Today I cried (OR: Why sometimes I hate the photography industry that I love)

If you know me, you’ll know I love taking photographs.

I mean, I really love taking photographs. I don’t quite make it the centre of my life, but it’s certainly very important to me.

Photography has shaped my life. It has touched almost every choice I’ve made over the past ten years. It’s the reason I’m at university studying history of art. Because I wanted to understand what drives humans to make pictures.

Over the years I’ve become frustrated though. So many photographers just seem to be living back in the 70s with their attitudes and world views.

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This notebook seems appropriate. Someone buy it for me.

So this morning I decided to log on and watch the www.engagelive.co “What Women Want” session with Brett Florens. You see, he’s talking at the convention this year that I’m working and I’ve heard that he’s pretty awesome. Certainly I know that he’s popular within the society that I work for and so I figured I’d like to see what he’s all about. The problem was, it was just sexist drivel. Right from the start.

Florens immediately used the bigender paradigm and gender stereotypes. ‘Men are more technical and women are more creative’ was the gist of the first hour. Even suggesting that there are more women in the industry now because they don’t have technical barriers to entry. You know what he picked as his example of a ‘technical barrier’? Loading film. Now, I don’t know about you but I’ve been loading films in cameras since I was about five years old. It’s not fucking rocket science.

The problem is, that Florens has some great ideas. It’s quite clear that he is at the top of his game photographically and he does shoot great work. He also has a serious attitude problem. Every single bit of his advice seems to be framed as ‘women like this’ and ‘men do this’. And it’s frustrating. I had to turn it off after an hour or so.

Framing success in your field as gender-based is problematic.Florens seemed to be largely saying ‘men – you need to be more like women. Women photographers are emotional and in touch with other women. And your clients are mostly the Brides, so you need to learn this shit otherwise you’ll fail.’ Of course the big irony here seems to be that Florens isn’t in touch with what the woman-hivemind thinks at all, otherwise he’d know that this kind of gender stereotyping isn’t helping anyone.

There are some very real problems with gender based social conditioning in the world. For instance, our Western society teaches boys to value themselves highly and girls to value themselves less than boys. We grow up with these ideas and they become a part of our expected adult behaviours. It’s well documented that these behaviours shape our society – for instance in the gender pay gap, and the lack of women in top job roles.

 

It’s a common refrain; one that pops up again and again in the mailboxes and conversations of those writing about gender imbalance or even just daring to talk about it. “Women are equal now (more or less)”. Why, it is frequently demanded, do we continue to bang on about something that is barely even an issue any more? Why not think about some of the real problems in the world, given that we women in the UK now live ‘gilded lives’ and, to all intents and purposes (apart from a few little ifs and buts) have achieved equality? Those little ifs and buts don’t half have a habit of adding up though…

Laura Bates is right. The little ifs and buts really do add up. When an international superstar photographer like Florens gives lectures where he uses problematic gender stereotypes he’s basically giving permission for his followers to think this way. And then even more ifs and buts creep in, and suddenly just fighting the ‘ifs and buts’ battle is like walking up a steep hill in three feet of thick, clay mud.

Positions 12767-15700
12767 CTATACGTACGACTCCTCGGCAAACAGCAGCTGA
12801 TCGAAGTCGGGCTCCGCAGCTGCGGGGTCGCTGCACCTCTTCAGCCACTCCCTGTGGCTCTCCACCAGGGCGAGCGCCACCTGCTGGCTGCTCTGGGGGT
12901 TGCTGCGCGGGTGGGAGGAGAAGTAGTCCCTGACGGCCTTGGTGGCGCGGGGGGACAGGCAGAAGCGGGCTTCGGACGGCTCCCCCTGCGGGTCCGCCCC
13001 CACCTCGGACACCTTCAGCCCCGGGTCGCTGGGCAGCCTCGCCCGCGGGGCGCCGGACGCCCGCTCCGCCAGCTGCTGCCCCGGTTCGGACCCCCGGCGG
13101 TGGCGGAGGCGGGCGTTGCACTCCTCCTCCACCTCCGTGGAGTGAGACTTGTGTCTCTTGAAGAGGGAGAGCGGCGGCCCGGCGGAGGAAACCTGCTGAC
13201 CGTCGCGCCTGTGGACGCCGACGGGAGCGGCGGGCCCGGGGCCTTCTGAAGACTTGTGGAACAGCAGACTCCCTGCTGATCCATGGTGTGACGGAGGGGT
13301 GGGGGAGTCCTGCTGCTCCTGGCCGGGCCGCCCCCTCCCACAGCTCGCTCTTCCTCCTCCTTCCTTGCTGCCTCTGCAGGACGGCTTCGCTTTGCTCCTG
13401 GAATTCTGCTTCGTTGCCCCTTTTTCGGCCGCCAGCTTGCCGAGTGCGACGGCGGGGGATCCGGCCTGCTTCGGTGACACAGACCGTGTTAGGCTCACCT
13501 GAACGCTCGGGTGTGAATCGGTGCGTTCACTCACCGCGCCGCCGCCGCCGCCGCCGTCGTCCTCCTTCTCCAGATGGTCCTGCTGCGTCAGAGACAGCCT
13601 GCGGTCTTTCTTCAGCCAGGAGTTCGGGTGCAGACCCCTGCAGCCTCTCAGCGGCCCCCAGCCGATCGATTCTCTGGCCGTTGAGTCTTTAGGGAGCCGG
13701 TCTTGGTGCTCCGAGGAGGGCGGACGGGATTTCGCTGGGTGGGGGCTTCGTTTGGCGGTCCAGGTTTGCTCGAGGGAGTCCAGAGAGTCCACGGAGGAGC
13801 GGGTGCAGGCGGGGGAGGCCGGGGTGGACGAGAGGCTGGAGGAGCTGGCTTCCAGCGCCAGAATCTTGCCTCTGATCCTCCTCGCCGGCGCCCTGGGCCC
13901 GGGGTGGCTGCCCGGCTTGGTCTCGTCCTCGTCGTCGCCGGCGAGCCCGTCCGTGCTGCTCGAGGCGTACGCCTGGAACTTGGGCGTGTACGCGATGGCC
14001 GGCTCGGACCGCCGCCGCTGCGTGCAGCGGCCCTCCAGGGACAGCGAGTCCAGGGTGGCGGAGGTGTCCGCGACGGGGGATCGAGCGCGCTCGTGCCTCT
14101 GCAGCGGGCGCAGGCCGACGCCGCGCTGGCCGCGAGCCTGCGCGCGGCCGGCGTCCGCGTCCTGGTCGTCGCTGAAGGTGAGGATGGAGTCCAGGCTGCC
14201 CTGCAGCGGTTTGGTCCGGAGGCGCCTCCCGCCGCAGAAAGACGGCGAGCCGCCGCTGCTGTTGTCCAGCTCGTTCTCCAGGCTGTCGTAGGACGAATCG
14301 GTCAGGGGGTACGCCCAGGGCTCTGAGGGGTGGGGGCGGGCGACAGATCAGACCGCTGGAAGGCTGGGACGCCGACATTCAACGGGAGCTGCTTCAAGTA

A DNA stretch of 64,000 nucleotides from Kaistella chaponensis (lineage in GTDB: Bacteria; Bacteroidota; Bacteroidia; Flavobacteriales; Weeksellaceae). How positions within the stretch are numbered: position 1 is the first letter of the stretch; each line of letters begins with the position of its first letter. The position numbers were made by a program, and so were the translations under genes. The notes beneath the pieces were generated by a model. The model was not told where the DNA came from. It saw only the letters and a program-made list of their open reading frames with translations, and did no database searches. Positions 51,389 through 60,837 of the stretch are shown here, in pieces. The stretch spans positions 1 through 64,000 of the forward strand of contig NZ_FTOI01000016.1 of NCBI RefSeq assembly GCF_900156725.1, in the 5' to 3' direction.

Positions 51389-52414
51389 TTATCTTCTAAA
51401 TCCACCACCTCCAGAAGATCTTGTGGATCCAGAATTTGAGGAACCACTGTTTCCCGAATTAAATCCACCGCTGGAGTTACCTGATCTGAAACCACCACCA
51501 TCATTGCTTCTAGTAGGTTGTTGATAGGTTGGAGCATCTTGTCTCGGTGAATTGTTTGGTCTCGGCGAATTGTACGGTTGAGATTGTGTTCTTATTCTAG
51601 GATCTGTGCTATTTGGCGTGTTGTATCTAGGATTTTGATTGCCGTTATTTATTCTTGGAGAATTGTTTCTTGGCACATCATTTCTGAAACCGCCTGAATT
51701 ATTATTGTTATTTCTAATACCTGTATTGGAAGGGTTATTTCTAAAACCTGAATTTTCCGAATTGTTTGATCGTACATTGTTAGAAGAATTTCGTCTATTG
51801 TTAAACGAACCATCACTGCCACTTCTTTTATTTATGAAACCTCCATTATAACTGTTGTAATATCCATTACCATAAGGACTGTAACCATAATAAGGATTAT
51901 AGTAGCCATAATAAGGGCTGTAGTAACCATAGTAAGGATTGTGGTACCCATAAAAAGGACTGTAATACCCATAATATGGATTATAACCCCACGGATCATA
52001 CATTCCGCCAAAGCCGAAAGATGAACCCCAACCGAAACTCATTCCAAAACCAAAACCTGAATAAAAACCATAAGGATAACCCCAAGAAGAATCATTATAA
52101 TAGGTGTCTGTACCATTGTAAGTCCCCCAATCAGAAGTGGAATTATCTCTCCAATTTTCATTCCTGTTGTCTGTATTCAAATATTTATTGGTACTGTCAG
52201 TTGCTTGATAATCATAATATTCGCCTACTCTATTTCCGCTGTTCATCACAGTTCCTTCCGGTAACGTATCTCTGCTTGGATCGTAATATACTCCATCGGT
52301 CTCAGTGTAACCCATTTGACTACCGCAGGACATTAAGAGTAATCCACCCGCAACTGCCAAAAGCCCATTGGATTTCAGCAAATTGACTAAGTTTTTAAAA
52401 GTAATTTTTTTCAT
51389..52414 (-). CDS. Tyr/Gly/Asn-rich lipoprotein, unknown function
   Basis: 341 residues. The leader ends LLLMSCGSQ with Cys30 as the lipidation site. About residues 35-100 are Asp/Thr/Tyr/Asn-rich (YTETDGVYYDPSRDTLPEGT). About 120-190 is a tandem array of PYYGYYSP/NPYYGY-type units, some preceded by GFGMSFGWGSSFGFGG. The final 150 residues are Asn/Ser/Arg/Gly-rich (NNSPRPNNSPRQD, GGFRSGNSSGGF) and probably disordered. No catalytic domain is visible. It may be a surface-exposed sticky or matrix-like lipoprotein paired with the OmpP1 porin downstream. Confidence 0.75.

So why was his language problematic to me? Well firstly there was that initial assertion that there are now more women in the photography industry because the technical barrier to industry has been removed. It seems particularly pertinent to pick up on this point again since today is National Women in Engineering day.

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On face value it doesn’t seem unreasonable to suggest that there are more women in the photography industry because of the lack of technical barriers due to digital. It’s almost certainly true. But it’s almost certainly not true in the way that Florens thinks it is. Over the past 100 years or so, photography has traditionally been the preserve of the white, middle-class male. Why? Because scientific and technical hobbies were considered appropriate for this demographic. Women simply didn’t study sciences in the same way that men did during this period which meant that there wasn’t generally the base level of chemistry and physics knowledge in place to really get on with photography as a hobby easily. This did create a technical barrier to entry – but it wasn’t because women are inherently poor at technical subjects, it was because patriarchal culture kept women out of education in general and at home looking after the family. Interestingly in the first decade or two of photography there were many women photographers, it was considered a good hobby for women back then. Not sure what changed.

So really I suspect that it’s not so much that digital has lowered the technical barrier to entry, but rather that society has changed since the early 70s and more women are going into all kinds of different careers – including photography. Suggesting that women are coming into photography because the science-bit isn’t so prominent anymore is so deeply patronising to all those women who have made science their careers. The STEM (science, technology, engineering, and mathematics) industries can be hard enough when you’re a woman because of preconceived ideas about what women are capable of (or because those industries have been known to promote toxic working environments). It’s not cool to be an industry leader and promote those outdated and sexist ideas, Florens. Next you’ll be telling us that women photographers are a problem because they fall in love with you and then cry when you critisise them. Oh no, wait, that was last week in the biochemistry sector. It’s not a million miles away though.